If you asked a job-seeking candidate what their top criterion was for a new job, what would you guess they might respond with? Perhaps you’d guess it would be something like compensation or title. In actuality, one of the top criteria for job seekers is something that supersedes all of the above: work culture. Many companies spend enormous amounts of time and money developing three- and five-year plans, but without an enduring and authentic company culture, there’s a chance those plans will never come to fruition.

An investment in an employee’s professional growth and development is a key component of employee engagement, which is the greatest driver of culture – it’s also an investment back into your organization. When employees focus on their professional development, they are six times more engaged and 12 times more productive, and more engaged and happy employees lead to increased profits and higher retention rates.

As a Gallup-certified CliftonStrengths coach, I know firsthand how adopting Strengths creates a culture based on professional development and how prioritizing professional development programs impacts every facet of an organization.

Incorporating professional development can happen on multiple levels. I’ve had the pleasure of working with multiple Jewish organizations to help them put their professional development goals in action. Here are several examples of the impact a commitment to professional development can have within an organization, on the team and individual levels.

Jewish Family Service of San Diego (JFS) lives out their commitment to professional development on an organizational level and dramatically reduces turnover in the process.

When Michael Hopkins, CEO of Jewish Family Service, gives visitors an office tour, he makes it a point to draw a guest’s attention to the laminated signs every employee has hanging at their desks that shares their top five Strengths, letting everyone know JFS is a Strengths-based organization that has ingrained professional development into the heart of their culture. Impact: living out one’s commitment to professional development on an organizational level and dramatically reduces turnover.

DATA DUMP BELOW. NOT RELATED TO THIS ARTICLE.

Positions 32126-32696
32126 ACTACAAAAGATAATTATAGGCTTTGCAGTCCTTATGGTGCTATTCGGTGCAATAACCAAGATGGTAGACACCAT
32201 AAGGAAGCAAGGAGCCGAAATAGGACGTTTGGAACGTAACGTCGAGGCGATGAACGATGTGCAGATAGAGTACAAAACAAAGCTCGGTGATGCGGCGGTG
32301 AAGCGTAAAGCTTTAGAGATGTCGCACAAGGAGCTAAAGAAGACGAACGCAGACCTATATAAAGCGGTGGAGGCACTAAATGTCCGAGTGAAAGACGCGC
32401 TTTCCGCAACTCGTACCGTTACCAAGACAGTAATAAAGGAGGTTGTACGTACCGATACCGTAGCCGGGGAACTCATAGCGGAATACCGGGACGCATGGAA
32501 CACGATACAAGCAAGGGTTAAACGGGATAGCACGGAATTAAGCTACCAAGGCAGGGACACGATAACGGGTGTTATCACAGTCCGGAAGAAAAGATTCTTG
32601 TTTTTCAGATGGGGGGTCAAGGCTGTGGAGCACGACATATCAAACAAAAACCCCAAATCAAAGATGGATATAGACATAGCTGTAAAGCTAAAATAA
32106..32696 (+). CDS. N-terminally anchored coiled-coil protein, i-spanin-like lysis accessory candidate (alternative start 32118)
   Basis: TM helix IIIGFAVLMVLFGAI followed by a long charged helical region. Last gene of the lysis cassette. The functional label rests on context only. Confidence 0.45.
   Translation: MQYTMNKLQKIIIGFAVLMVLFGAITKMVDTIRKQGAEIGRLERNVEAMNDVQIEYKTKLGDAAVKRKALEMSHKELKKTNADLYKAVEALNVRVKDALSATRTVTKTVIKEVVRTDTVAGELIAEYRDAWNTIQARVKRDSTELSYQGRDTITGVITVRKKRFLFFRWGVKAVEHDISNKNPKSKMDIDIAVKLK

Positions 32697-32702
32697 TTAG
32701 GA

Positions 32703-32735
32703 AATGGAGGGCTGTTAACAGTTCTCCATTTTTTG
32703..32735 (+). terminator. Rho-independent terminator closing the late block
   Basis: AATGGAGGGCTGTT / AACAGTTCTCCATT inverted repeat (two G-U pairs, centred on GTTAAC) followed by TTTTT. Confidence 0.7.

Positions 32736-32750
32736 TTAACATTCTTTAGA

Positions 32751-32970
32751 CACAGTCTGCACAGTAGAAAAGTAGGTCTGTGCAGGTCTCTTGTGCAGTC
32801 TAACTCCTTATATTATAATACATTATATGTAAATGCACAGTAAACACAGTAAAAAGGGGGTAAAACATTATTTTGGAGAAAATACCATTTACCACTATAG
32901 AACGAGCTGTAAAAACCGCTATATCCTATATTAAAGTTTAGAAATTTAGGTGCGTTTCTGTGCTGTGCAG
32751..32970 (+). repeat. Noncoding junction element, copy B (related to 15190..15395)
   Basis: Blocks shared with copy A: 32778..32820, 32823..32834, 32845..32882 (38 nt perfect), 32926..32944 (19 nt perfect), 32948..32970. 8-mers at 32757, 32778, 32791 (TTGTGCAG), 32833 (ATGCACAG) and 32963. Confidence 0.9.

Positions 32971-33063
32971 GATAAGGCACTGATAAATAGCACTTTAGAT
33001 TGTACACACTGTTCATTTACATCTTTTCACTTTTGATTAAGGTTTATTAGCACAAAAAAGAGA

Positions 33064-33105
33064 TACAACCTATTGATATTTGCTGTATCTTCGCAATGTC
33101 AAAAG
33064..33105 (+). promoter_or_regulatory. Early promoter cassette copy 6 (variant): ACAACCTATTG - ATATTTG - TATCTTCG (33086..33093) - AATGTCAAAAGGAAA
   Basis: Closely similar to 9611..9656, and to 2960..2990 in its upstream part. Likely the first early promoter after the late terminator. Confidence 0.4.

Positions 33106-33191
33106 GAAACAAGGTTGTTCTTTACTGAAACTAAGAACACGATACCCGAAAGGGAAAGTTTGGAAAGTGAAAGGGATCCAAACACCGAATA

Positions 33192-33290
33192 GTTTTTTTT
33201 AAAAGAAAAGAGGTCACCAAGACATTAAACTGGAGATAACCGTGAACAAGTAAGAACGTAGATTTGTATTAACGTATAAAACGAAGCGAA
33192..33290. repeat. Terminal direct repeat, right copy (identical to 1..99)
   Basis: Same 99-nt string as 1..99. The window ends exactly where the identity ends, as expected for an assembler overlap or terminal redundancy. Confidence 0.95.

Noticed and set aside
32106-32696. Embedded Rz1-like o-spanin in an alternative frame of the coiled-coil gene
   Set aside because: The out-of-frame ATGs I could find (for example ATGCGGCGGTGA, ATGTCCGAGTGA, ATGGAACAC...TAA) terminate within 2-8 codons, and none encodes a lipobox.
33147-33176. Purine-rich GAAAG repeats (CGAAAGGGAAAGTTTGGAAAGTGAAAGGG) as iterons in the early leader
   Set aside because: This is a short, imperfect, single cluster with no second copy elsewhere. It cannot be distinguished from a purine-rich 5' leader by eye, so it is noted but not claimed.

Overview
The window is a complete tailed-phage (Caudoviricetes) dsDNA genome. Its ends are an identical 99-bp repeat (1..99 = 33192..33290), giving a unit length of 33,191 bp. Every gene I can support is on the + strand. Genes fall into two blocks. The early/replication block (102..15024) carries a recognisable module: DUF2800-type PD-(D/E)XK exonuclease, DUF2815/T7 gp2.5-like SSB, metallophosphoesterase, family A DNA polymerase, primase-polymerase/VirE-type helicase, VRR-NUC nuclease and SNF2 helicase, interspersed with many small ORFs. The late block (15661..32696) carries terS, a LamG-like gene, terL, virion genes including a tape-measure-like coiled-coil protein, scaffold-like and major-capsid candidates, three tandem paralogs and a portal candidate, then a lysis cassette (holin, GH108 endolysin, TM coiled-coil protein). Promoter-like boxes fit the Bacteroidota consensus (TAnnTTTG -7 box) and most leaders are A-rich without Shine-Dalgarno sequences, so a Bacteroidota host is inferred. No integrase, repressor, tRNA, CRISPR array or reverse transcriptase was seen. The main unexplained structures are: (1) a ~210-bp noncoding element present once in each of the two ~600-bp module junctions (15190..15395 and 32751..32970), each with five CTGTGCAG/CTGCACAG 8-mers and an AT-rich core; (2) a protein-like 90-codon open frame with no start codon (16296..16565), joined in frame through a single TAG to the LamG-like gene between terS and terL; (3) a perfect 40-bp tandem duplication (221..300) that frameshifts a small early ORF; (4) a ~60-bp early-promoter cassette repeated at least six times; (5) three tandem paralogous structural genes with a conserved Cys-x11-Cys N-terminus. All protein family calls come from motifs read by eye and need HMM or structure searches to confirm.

JFS had a goal of being one of the best places to work in San Diego and to achieve that, they knew they needed more than just strategy. When I spoke with Michael about this, he shared: “We can have the most amazing strategies in the world but if the culture doesn’t support those, you’ll never get there. Culture eats strategy for breakfast.”

It was about halfway through implementing their strategic plan when Michael and his team experienced an “aha” moment: they realized culture is what really drives success and you can’t have one without the other. While they had an HR director, they realized they needed a VP of People and Culture. Making that hire provided the foundation for JFS’s approach to professional development. Michael shared, “You have to have a dedicated source for training and professional development because it doesn’t just happen on its own, it needs to be someone’s work plan.” Since making this investment, they’ve seen turnover reduce eight percent since 2018.

Avodah commits to team alignment and uses professional development as a way to strengthen the Jewish community.